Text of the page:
A growing number of tree and ornamental samples submitted to the University of Wyoming Extension diagnostic team have leaf spot issues.
A generic term used to describe a number of leaf spotting disease organisms that can affect all manner of plants, most leaf spot diseases develop as small, scattered circular-to-oval dead areas in leaves under proper conditions (usually damp weather), said William Stump, extension plant pathologist.
Spots can enlarge and grow together to form large angular to irregular dead areas and can range in color from tan, brown, yellow, grey or black and with or without margins.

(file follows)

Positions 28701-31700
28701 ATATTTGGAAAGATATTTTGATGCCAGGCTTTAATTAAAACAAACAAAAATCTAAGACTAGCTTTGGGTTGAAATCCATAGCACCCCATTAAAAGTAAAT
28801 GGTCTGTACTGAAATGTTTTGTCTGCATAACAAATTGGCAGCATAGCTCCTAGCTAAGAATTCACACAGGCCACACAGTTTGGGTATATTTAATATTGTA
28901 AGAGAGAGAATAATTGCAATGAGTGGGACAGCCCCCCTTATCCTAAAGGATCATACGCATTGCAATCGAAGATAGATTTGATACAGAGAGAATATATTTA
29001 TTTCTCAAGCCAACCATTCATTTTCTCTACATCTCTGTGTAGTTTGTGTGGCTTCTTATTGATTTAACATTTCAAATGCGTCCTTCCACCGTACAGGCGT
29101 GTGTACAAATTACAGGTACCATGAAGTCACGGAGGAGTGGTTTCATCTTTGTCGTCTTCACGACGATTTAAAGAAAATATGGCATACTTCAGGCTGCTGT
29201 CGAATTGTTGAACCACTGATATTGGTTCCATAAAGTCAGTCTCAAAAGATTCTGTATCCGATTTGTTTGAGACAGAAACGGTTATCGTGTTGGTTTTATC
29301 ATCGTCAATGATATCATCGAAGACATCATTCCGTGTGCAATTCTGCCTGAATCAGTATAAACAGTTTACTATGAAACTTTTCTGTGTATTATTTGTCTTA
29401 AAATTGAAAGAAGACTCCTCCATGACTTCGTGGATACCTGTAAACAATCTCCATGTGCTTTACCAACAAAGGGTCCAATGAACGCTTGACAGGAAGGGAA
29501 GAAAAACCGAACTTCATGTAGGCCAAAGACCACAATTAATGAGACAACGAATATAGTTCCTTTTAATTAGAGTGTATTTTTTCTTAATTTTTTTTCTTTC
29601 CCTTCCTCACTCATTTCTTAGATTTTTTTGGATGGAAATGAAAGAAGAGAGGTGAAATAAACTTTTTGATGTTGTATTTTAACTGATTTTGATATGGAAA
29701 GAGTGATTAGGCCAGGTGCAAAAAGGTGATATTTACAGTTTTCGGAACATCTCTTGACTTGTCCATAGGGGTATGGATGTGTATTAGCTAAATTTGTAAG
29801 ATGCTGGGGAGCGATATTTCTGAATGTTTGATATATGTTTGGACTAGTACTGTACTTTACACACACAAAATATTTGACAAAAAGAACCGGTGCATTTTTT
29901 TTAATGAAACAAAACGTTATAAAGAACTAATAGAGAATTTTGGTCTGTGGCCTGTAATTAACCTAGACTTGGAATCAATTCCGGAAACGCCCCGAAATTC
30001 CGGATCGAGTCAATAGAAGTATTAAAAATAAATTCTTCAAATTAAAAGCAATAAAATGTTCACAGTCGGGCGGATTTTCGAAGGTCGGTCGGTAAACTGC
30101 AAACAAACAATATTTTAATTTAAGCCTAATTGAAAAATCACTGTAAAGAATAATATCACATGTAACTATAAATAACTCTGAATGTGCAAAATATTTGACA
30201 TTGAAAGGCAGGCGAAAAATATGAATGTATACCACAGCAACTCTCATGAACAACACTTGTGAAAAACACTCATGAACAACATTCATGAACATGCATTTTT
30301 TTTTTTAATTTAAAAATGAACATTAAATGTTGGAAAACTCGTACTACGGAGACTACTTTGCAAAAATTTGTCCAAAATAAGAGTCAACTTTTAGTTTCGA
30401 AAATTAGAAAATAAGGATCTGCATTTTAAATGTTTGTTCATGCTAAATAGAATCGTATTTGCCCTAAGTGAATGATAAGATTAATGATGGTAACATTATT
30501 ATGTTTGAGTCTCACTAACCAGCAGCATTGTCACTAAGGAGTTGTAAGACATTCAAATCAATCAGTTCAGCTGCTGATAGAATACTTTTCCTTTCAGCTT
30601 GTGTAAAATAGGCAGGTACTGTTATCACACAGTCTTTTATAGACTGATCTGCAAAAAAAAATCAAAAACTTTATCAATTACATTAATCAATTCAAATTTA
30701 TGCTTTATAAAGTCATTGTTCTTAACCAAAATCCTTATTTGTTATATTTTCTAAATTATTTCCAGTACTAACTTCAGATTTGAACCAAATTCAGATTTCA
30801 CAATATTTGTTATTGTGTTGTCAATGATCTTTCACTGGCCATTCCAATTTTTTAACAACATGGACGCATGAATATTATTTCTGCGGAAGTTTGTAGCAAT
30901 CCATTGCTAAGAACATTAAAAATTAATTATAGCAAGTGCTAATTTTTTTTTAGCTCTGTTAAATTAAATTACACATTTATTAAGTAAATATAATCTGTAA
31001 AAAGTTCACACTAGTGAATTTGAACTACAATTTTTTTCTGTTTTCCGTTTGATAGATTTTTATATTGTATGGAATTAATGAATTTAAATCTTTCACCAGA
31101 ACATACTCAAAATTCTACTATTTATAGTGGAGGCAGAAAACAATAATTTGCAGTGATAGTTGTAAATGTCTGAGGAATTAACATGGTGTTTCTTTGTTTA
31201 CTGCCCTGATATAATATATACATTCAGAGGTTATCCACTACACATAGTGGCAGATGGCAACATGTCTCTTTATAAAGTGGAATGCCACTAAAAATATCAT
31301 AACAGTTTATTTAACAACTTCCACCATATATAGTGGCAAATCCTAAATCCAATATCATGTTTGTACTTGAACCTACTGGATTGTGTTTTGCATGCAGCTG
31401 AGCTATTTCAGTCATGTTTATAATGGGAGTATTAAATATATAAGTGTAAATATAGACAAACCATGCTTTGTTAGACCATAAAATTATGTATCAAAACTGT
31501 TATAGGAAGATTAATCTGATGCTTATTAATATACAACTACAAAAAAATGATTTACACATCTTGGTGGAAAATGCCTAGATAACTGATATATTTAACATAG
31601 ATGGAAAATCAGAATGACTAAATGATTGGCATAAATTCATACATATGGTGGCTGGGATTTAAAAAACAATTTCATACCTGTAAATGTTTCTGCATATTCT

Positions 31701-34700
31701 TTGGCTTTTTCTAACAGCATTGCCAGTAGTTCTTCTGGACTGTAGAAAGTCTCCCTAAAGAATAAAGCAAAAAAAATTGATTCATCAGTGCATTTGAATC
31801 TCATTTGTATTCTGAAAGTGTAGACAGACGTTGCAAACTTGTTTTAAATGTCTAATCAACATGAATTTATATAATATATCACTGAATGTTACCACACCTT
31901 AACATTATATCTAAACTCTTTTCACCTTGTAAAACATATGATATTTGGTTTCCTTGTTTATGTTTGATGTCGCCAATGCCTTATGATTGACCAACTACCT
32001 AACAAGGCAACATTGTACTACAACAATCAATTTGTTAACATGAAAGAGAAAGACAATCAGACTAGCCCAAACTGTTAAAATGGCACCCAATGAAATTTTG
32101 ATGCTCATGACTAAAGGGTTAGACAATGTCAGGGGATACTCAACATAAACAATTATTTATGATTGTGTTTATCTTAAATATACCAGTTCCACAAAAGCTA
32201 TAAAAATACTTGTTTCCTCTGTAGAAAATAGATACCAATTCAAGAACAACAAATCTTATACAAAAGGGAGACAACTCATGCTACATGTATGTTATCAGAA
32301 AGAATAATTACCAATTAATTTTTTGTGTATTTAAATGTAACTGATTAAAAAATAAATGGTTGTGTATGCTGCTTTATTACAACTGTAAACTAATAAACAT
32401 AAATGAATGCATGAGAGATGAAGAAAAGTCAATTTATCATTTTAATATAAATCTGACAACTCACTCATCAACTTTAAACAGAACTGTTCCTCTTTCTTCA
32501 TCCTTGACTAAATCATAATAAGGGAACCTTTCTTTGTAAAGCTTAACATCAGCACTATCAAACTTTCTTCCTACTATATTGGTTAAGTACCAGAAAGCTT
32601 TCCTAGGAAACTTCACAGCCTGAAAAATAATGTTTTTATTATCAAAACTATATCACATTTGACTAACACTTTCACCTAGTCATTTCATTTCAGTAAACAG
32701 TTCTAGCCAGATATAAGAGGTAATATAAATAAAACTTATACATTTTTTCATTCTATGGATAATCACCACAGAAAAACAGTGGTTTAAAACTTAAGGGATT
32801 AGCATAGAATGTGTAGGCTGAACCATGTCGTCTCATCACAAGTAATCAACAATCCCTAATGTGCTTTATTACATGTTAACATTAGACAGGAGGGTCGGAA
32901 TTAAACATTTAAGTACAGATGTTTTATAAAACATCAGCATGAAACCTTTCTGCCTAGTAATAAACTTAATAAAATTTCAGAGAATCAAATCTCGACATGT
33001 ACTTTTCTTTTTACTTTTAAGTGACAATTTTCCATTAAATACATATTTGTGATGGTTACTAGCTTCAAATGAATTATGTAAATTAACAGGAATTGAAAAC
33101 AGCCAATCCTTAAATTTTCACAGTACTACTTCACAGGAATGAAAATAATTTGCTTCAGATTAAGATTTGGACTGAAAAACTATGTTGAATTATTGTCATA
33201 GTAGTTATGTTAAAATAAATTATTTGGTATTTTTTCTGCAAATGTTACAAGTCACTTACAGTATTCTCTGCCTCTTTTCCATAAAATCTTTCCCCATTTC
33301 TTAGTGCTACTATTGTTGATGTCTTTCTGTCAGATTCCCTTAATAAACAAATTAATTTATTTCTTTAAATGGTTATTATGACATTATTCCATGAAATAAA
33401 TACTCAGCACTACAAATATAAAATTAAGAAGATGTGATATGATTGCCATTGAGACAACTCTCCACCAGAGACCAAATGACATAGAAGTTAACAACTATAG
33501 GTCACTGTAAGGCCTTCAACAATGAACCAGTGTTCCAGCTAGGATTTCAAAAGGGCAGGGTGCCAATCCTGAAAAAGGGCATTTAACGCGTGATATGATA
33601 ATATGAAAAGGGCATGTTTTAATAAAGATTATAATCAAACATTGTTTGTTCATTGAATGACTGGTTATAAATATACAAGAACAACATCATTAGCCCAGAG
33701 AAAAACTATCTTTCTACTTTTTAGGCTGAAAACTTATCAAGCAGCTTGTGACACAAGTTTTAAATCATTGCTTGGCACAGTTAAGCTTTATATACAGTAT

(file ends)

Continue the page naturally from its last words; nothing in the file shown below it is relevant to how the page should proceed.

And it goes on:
Stump said late-season leaf spots are typically more unsightly than harmful, while those beginning early in the season can severely weaken a tree or shrub, especially if it occurs in two or more successive years.
Stump suggests to minimize leaf spot disease:
- Remove infected leaves and dead twigs before winter sets in
- Avoid wetting foliage while watering
- Maintain good plant health and avoid over-fertilization
- Use fungicides only in cases of severe disease causing defoliation for several consecutive years
Fungi overwintering in fallen leaves, buds, fruits and twigs can spread leaf spotting disease. Some fungi have specific hosts or may attack several species and, under proper conditions – usually extended periods of cool, wet weather – numerous spores are produced that infect leaves, said Stump.
These conditions are typically found in spring and/or fall for the intermountain regions of Wyoming.
Contact Stump at 307-766-2062 or email@example.com for more information.